• At the end of this class, the student will be able to explain trends of chemical properties by referring to the periodic table. (Introduction to Chemistry)
  • At the end of this class, the student will be able to compare and contrast social structures and examine their impact on themselves and the world. (Introduction to Sociology)

With these learning goals in hand, you now have a direction for designing assessments for the class. Additionally, while we suggest only having three to four objectives defined for the class as a whole, it is very useful to establish additional learning goals for individual lectures, assignments and projects. The justification for condensing the course into only a few goals is to help keep the direction of the course focused.


When considering assessments, it is important to remember the two primary types, formative and summative. Formative assessments are intended to provide feedback and help inform the students about their competence in a subject, while summative assessments tend to be used more for assigning grades and rankings, i.e. summarizing a student’s ability. Any assessment can include aspects of both types, but some fall on one side much more heavily. For example, a final exam where the student will likely only see his or her grade and never see the graded exam is overwhelming a summative assessment, whereas weekly quizzes for minimal points, where the intention is that it is used as feedback for learning is primarily a formative assessment.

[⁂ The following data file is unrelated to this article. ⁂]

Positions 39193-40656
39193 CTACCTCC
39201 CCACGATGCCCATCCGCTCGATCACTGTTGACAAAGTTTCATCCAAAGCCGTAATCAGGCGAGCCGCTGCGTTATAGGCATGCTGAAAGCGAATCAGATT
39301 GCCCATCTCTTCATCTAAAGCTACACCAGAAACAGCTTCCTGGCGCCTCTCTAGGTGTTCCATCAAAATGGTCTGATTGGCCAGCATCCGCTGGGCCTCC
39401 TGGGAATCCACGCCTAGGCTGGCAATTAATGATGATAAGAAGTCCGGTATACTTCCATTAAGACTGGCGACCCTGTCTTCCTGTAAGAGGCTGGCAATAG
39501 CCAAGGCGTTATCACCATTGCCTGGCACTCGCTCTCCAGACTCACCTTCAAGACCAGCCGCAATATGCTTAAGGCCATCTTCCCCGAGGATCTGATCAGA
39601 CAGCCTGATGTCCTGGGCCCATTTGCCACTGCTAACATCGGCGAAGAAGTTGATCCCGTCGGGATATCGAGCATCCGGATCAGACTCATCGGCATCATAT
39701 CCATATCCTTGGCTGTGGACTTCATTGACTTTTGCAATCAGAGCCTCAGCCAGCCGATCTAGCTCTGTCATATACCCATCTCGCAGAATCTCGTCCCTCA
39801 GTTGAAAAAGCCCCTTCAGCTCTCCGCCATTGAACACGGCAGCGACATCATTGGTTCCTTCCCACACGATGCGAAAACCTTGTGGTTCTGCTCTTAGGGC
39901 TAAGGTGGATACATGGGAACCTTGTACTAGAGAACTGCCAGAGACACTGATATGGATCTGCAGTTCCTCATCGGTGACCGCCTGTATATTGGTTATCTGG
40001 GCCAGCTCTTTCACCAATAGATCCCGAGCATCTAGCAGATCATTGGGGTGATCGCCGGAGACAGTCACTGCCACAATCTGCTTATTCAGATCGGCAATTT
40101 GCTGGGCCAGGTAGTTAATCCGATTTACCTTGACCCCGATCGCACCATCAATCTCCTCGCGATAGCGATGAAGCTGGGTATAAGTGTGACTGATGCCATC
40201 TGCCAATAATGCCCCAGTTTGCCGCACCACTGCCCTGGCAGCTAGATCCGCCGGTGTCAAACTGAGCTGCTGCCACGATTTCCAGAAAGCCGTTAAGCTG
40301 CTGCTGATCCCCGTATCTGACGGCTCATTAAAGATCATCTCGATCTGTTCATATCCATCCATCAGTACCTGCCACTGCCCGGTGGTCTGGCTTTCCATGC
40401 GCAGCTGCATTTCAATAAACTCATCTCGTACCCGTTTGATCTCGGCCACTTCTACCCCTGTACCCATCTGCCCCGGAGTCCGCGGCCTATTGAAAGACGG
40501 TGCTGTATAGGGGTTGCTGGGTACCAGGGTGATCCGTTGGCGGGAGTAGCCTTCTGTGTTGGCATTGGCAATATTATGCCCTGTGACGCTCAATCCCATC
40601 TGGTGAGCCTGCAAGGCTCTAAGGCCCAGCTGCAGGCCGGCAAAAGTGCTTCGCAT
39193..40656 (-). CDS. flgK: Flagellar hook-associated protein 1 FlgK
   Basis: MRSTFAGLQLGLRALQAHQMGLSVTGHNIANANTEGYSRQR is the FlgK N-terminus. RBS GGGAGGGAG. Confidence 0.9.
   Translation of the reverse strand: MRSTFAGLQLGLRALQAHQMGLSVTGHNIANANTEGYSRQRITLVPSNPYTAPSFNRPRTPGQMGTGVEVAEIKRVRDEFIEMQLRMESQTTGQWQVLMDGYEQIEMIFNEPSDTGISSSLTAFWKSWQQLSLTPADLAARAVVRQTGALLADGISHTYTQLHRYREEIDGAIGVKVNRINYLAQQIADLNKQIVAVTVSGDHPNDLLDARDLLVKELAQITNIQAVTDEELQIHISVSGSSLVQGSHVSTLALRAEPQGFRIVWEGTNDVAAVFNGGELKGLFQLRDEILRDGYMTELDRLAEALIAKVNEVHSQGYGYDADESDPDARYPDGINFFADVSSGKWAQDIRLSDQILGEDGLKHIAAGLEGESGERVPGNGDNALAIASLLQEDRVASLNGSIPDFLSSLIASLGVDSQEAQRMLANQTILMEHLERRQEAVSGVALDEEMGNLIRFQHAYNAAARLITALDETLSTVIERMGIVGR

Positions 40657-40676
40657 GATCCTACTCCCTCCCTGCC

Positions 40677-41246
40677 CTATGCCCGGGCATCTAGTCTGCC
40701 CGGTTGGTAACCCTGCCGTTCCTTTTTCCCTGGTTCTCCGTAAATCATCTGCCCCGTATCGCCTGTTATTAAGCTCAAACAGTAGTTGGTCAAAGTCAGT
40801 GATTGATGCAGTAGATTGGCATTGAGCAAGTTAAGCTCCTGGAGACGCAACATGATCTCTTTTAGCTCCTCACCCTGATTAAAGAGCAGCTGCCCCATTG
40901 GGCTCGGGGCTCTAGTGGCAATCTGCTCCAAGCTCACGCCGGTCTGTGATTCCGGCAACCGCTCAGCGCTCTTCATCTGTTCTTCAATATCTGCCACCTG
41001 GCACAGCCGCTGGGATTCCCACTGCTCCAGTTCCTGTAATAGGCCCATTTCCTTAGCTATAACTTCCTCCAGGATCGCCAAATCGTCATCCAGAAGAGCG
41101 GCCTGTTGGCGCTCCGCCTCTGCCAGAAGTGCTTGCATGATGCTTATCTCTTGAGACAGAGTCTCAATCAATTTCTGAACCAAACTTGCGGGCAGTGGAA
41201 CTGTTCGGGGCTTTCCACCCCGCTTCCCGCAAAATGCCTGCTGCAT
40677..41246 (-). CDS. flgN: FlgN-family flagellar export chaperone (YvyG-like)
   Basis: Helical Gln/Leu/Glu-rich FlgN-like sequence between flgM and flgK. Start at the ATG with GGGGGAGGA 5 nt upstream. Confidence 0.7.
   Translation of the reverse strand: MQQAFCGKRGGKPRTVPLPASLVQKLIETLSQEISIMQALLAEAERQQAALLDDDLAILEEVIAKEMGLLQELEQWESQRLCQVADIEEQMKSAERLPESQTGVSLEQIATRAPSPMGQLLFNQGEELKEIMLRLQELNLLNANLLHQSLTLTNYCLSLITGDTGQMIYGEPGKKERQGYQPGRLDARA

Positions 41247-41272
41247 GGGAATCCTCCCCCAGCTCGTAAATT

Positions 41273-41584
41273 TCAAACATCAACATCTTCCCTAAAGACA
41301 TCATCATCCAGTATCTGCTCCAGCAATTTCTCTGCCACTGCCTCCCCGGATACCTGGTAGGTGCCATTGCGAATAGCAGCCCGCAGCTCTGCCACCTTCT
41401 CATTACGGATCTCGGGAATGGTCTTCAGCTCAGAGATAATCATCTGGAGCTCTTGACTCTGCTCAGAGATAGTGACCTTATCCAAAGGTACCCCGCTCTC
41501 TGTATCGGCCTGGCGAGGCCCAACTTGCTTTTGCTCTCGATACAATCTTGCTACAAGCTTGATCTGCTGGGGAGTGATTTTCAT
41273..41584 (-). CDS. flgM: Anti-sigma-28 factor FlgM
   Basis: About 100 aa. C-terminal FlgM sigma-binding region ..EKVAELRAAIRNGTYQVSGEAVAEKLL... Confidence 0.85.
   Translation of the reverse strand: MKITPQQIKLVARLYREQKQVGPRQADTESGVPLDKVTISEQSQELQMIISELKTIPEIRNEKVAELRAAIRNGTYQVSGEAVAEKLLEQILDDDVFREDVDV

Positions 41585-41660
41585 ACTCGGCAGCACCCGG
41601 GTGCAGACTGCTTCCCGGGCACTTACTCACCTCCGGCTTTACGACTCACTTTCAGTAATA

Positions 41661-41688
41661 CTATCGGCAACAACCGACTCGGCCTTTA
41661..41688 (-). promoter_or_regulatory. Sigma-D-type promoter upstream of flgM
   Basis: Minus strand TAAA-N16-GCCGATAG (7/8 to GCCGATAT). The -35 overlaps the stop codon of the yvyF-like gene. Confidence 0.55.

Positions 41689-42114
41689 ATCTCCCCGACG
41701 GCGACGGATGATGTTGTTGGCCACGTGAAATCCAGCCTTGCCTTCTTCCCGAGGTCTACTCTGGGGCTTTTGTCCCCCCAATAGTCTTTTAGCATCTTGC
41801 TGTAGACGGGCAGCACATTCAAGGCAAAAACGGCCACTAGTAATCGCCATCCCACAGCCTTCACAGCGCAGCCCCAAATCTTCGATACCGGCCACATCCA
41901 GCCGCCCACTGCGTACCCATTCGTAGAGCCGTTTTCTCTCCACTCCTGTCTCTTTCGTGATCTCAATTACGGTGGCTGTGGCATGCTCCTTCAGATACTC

Thinking back to the learning goals you have identified, a good place to begin planning assessments is by determining how the learning objectives can be measured. Taking the Calculus example from earlier, homework and quizzes where the use of derivatives are required would be an effective way to measure students’ progress as they practice calculating and using derivatives. For the composition class, assignments where the student must identify or eventually create thesis statements would be a way to measure the learning goal. Deciding on quizzes or papers or tests only mattes as a point of personal preference, departmental policy and grading time. The end result should be a ruler upon which to measure the success of a student in fulfilling the class learning goals

Additionally, one important component to always include is a rubric. Having an objective scale to use while grading is of the utmost importance because it allows for transparency and consistency in grading. iRubric (link) provides a number of helpful templates along with a number of sample rubrics, if you do not have much experience creating your own.

Ultimately, the primary role of the assessment should be to measure the student’s progress along the stated learning goals. If an assessment fails in that capacity, then it should be reworked or replaced.

Once you have your learning goals and general ideas for assessments determined, creating a syllabus is much simpler, which will be covered in next week’s blog post, along with tips on lesson planning.


As another semester draws to a close and summer is upon us, now is the perfect time to wrap up your courses on a strong note.  To help you do so, make sure to: